Losers get sick? The effects of electoral defeat on perceptions of pandemic risk
- partisan bias,
- risk perception,
- 2020 Italian regional elections
Copyright (c) 2021 Giuliano Bobba, Moreno Mancosu, Franca Roncarolo, Antonella Seddone, Federico Vegetti
This work is licensed under a Creative Commons Attribution 4.0 International License.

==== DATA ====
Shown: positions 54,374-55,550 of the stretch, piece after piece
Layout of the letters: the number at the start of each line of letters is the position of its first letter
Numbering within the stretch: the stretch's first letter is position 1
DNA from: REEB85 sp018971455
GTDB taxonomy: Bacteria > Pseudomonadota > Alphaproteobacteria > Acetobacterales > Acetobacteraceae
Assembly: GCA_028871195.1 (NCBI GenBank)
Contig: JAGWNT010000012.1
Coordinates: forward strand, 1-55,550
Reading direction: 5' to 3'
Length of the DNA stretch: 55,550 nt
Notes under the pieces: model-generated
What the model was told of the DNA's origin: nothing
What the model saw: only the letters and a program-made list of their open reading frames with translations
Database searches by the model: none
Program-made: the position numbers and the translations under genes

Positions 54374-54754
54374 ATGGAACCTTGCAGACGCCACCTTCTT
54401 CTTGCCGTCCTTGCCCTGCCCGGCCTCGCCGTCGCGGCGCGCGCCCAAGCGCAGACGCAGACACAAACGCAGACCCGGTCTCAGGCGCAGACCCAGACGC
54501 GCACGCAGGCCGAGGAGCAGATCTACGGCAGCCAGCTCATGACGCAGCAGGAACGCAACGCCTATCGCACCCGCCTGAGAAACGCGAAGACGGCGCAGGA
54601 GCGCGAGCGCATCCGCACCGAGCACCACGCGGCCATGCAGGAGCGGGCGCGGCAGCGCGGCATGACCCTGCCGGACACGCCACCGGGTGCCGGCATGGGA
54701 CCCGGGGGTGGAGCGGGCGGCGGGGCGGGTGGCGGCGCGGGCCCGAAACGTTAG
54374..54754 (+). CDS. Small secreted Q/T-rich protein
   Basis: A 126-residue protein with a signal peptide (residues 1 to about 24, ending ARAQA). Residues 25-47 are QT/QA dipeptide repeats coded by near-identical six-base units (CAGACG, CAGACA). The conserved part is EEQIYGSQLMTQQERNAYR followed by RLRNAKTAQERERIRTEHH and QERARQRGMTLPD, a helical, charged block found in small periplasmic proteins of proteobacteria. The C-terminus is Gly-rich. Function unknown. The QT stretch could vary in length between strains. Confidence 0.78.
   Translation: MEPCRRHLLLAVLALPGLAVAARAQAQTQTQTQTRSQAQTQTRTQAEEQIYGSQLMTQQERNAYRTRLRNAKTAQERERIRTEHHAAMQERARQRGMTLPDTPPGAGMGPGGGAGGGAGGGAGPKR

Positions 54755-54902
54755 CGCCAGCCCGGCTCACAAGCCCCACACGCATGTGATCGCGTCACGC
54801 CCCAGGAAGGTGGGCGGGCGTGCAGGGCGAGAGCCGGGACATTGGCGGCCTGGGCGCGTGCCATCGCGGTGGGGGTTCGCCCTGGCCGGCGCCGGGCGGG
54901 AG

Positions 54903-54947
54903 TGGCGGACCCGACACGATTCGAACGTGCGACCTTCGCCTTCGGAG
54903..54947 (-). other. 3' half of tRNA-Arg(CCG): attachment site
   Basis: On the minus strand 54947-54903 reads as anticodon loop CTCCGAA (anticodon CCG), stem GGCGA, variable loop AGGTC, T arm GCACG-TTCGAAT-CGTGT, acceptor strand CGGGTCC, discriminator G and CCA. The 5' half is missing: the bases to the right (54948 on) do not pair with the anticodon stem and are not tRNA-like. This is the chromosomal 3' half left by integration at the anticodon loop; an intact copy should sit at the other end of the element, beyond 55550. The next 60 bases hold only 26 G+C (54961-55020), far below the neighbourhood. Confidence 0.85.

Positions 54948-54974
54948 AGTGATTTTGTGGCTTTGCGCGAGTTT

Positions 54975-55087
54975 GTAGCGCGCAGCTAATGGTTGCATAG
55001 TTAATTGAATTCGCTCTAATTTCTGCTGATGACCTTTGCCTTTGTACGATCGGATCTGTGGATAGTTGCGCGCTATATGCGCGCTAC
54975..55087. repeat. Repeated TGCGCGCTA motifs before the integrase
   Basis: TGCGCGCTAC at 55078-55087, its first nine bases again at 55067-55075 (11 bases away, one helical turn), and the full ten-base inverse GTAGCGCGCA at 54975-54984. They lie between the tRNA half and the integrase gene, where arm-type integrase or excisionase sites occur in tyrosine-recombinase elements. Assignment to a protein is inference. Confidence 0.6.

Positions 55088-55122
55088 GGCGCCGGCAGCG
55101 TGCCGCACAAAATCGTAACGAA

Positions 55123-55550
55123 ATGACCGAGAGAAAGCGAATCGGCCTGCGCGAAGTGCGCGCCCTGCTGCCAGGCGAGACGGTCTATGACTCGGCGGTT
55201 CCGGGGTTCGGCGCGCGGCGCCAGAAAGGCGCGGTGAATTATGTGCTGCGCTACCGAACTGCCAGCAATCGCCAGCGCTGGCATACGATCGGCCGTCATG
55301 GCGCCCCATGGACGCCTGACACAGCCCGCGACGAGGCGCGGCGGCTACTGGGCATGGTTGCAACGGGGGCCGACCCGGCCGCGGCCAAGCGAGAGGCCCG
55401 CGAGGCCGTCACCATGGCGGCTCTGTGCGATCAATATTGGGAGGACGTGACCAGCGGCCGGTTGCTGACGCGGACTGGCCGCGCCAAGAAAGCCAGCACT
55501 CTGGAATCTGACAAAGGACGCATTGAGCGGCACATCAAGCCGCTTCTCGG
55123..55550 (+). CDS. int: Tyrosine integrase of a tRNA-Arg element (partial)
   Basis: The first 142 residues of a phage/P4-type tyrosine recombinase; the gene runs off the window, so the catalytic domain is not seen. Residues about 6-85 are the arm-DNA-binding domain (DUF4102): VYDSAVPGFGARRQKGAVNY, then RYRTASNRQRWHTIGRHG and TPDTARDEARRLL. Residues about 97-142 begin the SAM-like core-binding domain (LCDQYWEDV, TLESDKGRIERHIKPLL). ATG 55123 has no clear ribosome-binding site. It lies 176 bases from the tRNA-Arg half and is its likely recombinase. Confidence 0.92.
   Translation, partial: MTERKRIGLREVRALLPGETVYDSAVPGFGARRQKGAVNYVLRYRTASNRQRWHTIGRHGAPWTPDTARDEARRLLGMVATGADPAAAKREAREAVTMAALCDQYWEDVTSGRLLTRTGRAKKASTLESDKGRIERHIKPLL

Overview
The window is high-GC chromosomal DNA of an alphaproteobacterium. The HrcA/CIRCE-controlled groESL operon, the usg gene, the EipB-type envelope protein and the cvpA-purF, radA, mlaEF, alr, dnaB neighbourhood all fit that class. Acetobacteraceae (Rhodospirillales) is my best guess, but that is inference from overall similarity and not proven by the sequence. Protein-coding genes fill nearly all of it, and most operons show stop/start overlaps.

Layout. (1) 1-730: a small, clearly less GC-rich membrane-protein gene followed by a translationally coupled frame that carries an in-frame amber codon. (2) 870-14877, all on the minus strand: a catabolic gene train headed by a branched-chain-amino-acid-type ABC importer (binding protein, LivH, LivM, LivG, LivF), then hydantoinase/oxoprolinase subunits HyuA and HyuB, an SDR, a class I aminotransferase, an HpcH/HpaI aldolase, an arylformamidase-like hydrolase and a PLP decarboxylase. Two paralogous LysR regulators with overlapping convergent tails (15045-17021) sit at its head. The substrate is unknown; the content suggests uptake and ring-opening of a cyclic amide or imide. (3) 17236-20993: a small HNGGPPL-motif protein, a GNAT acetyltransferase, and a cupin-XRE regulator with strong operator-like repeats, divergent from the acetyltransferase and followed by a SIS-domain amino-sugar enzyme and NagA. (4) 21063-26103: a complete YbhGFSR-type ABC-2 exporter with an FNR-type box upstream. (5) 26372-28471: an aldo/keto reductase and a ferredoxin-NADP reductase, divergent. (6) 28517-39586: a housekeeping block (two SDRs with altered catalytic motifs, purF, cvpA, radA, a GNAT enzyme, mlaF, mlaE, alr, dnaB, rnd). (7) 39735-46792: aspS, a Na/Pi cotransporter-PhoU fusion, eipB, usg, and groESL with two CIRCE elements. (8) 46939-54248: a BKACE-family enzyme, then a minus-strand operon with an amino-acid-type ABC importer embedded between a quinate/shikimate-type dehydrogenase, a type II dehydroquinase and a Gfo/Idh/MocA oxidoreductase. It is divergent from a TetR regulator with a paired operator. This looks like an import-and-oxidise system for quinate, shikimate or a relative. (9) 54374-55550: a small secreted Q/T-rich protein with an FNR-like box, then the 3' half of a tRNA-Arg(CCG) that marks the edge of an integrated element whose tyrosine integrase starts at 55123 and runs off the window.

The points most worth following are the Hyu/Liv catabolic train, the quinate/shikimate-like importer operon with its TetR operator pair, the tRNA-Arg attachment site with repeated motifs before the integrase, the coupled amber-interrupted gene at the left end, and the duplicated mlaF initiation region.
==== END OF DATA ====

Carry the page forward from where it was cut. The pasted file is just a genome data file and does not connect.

Research in political behavior shows that citizens update their past perceptions and future expectations over several phenomena depending on whether their favorite party wins or loses the elections. This bias is explained by different psychological mechanisms triggered by individuals’ attachment and trust in political parties. In this paper we investigate whether such a winner-loser effect conditions people’s concerns about the Covid-19 pandemic. We leverage the occurrence of regional elections in six Italian regions in September 2020, right at the onset of the second wave of the pandemic in the country, to test whether supporting a candidate who won/lost the elections affects (1) people’s fear to get sick with Covid-19, and (2) their expectation about the gravity of the upcoming second wave. Given that the public healthcare system in Italy is managed by the regions, we expect supporters of the losing candidate to lose trust in the region’s ability to deal with the pandemic, hence increasing their personal concerns. We test this expectation using pre-/post-election panel data, and employing respondents from the other regions who voted at a concurrent referendum as a placebo group. Our results show that, while overall concerns tend to decrease from the first to the second wave, for elections losers they remain unchanged. This indicates that losing an election, albeit second-order, can affect citizens’ outlook on future events in domains that are largely beyond political control.